I have chosen to represent a graph in Haskell by a list of nodes (ex. `n=[1,2,3,4]`) and a list of pairs representing the edges (example `m=[(1,2), (2,3)]`). Now I have to see if the graph is strongly connected.

My main issue is how to find if there is a way between 2 nodes in the graph. I wrote something like that:

``````-- sees if 2 nodes are adjacent

adjacent x y [] = False

if(x== (fst mu) && y==(snd mu)) then True

-- the successor of a node, ex for the edge (1,2) the succ of 1 is 2
suc x [] = 0
suc x (l:list) =
if(x==(fst l)) then snd l
else suc x list

-- my main function
way 0 y list = False

way x y (mu:m)
| x==y = True
| (adjacent x y (mu:m)) == True = True
| otherwise =
if ((way (suc x (mu:m)) y (mu:m))==False) then way (suc x m) y m
else True
``````

It works when I have nodes of degree 1, but for the nodes with a greater degree it doesn't always work. Can you give me a clue about it?

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+1 for being clear it was homework! Let's us know how to approach helping. –  MtnViewMark May 5 '10 at 20:28
Once a particular answer has helped you successfully solve your question, it is normal to choose it (click the check mark under the vote count) so that SO knows the question is solved. Indicates to members that they may want to spend time on other questions now. –  MtnViewMark May 6 '10 at 13:13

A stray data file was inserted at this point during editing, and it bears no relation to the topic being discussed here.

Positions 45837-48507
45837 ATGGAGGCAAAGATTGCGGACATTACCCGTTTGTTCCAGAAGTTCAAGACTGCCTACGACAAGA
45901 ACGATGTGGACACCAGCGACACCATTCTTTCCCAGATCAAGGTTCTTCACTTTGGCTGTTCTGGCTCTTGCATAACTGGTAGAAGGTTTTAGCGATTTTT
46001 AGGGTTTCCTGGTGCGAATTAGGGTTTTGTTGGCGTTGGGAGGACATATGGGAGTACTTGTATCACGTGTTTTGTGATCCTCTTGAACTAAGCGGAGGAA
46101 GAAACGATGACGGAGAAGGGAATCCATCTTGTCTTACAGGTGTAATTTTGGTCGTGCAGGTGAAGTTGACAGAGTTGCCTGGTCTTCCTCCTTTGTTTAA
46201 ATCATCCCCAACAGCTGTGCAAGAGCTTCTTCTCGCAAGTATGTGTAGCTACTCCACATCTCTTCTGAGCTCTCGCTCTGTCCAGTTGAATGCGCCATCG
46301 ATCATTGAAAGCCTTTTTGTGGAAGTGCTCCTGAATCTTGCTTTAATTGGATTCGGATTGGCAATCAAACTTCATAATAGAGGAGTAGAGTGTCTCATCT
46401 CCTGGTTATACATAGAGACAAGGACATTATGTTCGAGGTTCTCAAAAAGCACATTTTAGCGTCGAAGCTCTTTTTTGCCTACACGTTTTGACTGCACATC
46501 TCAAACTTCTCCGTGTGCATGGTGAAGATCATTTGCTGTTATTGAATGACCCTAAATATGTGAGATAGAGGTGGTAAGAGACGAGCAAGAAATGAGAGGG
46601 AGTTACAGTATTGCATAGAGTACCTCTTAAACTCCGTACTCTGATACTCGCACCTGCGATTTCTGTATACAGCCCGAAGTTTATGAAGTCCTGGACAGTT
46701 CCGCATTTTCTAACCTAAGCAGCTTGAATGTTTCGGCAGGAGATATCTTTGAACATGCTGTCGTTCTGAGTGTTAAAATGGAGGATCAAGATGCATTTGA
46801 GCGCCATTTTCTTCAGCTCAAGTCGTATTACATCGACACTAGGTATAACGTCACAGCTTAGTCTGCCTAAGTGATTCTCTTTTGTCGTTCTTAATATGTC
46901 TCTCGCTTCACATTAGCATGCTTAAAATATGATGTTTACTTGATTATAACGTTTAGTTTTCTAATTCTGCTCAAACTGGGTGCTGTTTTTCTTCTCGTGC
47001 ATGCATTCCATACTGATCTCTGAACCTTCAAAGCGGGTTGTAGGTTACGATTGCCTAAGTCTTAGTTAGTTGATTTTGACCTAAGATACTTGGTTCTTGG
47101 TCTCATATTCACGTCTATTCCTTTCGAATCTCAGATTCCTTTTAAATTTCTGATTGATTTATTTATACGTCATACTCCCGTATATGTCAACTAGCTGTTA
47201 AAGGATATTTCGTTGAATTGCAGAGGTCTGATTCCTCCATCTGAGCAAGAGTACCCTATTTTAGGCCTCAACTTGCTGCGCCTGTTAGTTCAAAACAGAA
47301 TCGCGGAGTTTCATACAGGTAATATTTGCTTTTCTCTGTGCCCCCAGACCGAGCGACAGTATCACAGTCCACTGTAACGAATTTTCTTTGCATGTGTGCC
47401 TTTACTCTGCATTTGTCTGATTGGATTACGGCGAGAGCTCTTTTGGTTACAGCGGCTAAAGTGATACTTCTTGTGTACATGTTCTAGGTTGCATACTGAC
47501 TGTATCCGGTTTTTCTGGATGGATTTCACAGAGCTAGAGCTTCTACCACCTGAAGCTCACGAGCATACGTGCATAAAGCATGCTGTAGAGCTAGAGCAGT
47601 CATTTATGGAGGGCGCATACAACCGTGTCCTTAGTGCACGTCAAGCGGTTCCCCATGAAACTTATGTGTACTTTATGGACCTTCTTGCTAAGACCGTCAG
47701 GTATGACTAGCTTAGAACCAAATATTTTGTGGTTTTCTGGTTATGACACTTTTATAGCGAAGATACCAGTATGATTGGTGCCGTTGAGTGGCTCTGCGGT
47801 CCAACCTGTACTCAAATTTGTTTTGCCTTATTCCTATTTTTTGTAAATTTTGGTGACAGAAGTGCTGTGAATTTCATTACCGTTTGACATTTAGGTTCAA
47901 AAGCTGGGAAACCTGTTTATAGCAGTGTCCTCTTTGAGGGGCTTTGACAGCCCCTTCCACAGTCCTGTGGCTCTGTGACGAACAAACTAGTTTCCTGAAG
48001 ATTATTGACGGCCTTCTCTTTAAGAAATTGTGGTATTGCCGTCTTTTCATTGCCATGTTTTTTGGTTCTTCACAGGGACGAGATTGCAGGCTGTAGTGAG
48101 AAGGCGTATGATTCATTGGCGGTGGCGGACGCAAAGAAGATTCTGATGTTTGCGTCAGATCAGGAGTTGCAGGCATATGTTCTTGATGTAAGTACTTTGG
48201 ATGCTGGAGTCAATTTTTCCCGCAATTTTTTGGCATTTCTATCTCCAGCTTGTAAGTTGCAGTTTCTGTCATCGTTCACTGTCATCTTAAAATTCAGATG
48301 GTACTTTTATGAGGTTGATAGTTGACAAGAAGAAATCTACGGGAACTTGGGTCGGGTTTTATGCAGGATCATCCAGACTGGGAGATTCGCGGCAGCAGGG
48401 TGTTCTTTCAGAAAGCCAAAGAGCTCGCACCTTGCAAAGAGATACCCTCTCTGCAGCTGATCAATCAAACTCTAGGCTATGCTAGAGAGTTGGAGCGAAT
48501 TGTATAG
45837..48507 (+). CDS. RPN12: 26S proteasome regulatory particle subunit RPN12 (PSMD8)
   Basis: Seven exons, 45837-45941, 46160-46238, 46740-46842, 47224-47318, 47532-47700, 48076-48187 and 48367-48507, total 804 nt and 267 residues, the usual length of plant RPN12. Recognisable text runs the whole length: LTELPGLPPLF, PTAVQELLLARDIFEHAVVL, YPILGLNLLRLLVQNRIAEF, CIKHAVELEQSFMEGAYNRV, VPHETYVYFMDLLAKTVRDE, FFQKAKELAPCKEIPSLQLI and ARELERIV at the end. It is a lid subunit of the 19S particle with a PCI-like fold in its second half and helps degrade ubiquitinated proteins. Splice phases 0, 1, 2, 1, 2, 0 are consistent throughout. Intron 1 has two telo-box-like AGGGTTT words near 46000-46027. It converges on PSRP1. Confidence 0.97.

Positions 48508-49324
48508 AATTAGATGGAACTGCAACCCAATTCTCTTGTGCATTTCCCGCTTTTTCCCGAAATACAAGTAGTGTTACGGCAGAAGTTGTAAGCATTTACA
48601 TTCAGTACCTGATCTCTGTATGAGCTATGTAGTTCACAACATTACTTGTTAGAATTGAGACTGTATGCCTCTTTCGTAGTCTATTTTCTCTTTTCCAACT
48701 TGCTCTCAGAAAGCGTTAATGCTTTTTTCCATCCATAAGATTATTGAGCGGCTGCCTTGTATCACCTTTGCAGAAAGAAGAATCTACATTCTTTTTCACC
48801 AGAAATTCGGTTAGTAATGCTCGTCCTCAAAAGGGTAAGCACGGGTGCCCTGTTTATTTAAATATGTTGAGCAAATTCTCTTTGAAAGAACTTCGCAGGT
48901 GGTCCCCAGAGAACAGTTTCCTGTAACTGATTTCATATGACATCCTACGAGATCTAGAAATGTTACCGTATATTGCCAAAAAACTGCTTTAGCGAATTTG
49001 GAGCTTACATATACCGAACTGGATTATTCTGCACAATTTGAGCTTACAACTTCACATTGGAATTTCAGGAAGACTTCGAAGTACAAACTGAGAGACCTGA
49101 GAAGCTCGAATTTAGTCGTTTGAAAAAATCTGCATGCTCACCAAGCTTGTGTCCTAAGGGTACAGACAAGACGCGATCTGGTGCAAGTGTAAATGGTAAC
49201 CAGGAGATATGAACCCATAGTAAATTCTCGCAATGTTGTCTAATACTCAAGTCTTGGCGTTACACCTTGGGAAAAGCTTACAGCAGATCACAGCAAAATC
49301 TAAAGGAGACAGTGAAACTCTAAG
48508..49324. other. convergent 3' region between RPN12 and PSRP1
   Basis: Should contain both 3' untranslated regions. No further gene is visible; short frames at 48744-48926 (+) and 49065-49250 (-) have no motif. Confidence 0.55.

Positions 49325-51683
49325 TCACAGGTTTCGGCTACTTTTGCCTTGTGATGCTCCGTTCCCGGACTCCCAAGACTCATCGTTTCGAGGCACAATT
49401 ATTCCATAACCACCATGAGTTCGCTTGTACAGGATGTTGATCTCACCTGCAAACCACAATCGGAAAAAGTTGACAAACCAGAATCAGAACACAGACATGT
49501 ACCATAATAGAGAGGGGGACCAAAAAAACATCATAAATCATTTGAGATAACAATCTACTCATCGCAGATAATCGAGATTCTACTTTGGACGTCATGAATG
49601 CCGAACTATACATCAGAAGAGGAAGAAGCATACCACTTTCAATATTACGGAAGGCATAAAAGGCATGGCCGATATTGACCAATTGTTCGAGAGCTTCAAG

You have two errors of understanding:

1. `m`, your list of edges is static throughout the entire search. Don't eat it up as you recur in `way`.
2. Each vertex can have more than one edge leaving it. You want to know whether `any` of the neighbours of x has a `way` to y. To find the neighbours you first have to `filter` the list of edges to find only the edges leaving x.

You also need to build up a list of nodes you've already visited on your quest to find a connection. If you end up on a node you've already seen, then that particular path has failed.

Some hints to make your code a lot shorter: for `adjacent`, try `elem`. For `succ`, try `Data.Maybe.fromMaybe` and `lookup`.

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Here are some questions to ask yourself:

1. Should `adjacent 3 2 [(1,2),(2,3)]` be `True`?
2. How many successors to `1` are there in the graph `[(1,2),(2,3),(1,4),(3,4)]`
3. Why does, or doesn't, `way` need to have both a `x==y` case and an `adjacent x y ...` case?
4. In the recursion step of `way` does the `== False` test really tell you something that lets you recurse on the smaller graph of `m`?

In general, you haven't written type signatures for your top level functions. It is usually very instructive to do so, and will communicate your design more clearly:

``````type Vertex = Int
type Edge = (Vertex, Vertex)
type Graph = [Edge]

adjacent :: Vertex -> Vertex -> Graph -> Bool
suc :: Vertex -> Graph -> Vertex
way :: Vertex -> Vertex -> Graph -> Bool
``````

Think about if those types make sense, and if they decompose your problem as you would expect, just thinking about graphs in general.

Is your aim really the `way` function, or is it to determine if the graph is connected? You might be presupposing too much about the way in which you can determine if the graph is connected.

Lastly, a small part about Haskell syntax: Like most other languages, function application binds very tightly, tighter than `==` and `&&` operators. Unlike most other languages, function application doesn't use parenthesis. Hence, `adjacent` can be recoded as:

``````adjacent x y [] = False
``````adjacent x y [] = False